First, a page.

Adaptation at Scale in Semi-Arid Regions (ASSAR) Project

Semi-arid regions (SARs) in Asia and West Africa are home to hundreds of millions of people who are noted to be vulnerable to climate risk and impacts such as droughts, floods, wind storms and heavy rainfall. Even though people in these regions have shown remarkable resilience, climate risk and impacts are expected to exacerbate existing vulnerabilities including poverty, poor governance and inequalities in the coming decades. In West Africa, climate vulnerabilities relating to agriculture activities, herding, water and forest resources will characterize the semi-arid areas leading to food insecurity and poverty in the sub-region. Responses to climate threats have mainly been short-term solutions, such as early warning systems, famine relief, and soil and water conservation. However, long-term climate projections suggest that by mid-century, a more profound response will be needed, including the transformation of livelihood systems.

Project Purpose

The Adaptation at Scale in Semi-Arid Regions (ASSAR) project is to enable proactive, longer-term approaches to climate change adaptation in semi-arid regions, while supporting the management of current risks. Through participatory work from 2014-2018, ASSAR aims to meet the needs of government and practitioner stakeholders, to help shape more effective policy frameworks, and to develop more lasting adaptation responses.

Project Description

The entire ASSAR project is in three phases including regional diagnostic study, research and research into use (RiU). In Ghana, the project is particularly interested in agriculture intensification in semi-arid areas in the northern region. At the first phase of the project, the team initiated a Regional Diagnostic Study (RDS) consisting of collating information and evidence of climate change impacts and vulnerabilities from three districts in the Upper West region of Ghana. As part of the processes of preparing the RDS, the project team held a national and district level expert meetings to introduce stakeholders to the ASSAR project as well as solicit their opinions on climate change adaptation at the national and local level in Ghana. The research phase of the project will explore further into the information obtained from the RDS in order to explore strategies for developing adaptive capacity at multiple scales, thus from individuals to business and government within theregion. The RiU phase will be informing adaptation practices at multiple scales, and in different contexts, and enabling take-up of research insights in policy and practice interventions.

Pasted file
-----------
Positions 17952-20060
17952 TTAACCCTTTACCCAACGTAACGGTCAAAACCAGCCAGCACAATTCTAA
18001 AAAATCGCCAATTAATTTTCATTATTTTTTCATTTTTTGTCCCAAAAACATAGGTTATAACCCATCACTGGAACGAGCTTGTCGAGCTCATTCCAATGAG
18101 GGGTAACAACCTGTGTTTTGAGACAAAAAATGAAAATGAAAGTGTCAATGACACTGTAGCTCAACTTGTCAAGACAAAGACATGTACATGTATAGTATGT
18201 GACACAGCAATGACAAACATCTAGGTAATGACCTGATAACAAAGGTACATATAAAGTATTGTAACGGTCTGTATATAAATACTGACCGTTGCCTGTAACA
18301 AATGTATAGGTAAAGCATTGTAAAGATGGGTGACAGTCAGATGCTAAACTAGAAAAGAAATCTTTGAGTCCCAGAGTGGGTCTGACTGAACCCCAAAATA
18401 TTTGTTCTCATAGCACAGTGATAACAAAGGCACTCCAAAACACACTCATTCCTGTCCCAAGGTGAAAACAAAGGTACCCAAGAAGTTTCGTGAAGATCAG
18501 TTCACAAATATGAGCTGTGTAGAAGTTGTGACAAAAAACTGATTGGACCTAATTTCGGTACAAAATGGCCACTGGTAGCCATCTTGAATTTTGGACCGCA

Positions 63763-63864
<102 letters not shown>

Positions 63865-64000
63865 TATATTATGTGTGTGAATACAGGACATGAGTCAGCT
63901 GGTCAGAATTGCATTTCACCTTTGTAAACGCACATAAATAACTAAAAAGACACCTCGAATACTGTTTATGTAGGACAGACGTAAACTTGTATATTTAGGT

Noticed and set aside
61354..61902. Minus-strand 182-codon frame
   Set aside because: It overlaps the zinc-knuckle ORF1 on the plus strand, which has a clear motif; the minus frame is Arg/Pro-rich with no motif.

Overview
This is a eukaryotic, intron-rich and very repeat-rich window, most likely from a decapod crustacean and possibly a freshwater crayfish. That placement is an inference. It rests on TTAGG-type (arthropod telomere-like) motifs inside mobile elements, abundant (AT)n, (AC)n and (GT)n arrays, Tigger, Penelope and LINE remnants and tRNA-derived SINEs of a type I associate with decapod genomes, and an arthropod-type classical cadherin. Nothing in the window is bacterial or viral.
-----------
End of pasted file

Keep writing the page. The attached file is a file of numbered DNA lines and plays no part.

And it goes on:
Project Objectives/Goals

The main objectives of the project are to:

  • Improve understanding of the underlying drivers and determinants of vulnerability of livelihood systems.
  • Assess the strengths and weaknesses of current adaptation practices and policies.
  • Advance understanding of the constraining and enabling factors that determine successful adaptation.

Project Methodology

There are four main research focus areas for the ASSAR project under which agriculture intensification is the main theme for the project in Ghana. The four research areas include social differentiation, governance, information access and use and dynamic change. Research questions have been designed by the ASSAR team to serve as guidelines to the achievement of these research focus areas. Questionnaire surveys, focus group discussions, mental modeling, wellbeing research method, transformative scenario planning (TSP) and other social research methodology that are relevant in the achievement of the key research questions. These methodologies are designed for the first and the second phases of the project while third phase will be the context design and implementation of adaptation strategies.

Project Stakeholders

ASSAR works with diverse stakeholders in a coordinated manner across 11 countries in southern Africa, eastern Africa, western Africa, and south Asia. ASSAR in West Africa is a partnership between System for Analysis Research and Training (START), the Institute for Environment and Sanitation Studies (IESS) at the University of Ghana, and the International Centre for Research in the Semi-Arid Tropics (ICRISAT) in Bamako, Mali. The ASSAR West Africa group is working closely with CCAFS in West Africa to realize important synergies between the ASSAR and CCAFS efforts in the semi-arid regions of West Africa. In Ghana, the ASSAR team is also in collaboration with various national and international experts and expert institutions, including ministries, local government and non-governmental authorities, community leaders, humanitarian organizations, as well as the private sector.           

 

For more information visit ASSAR website http://www.assaradapt.org/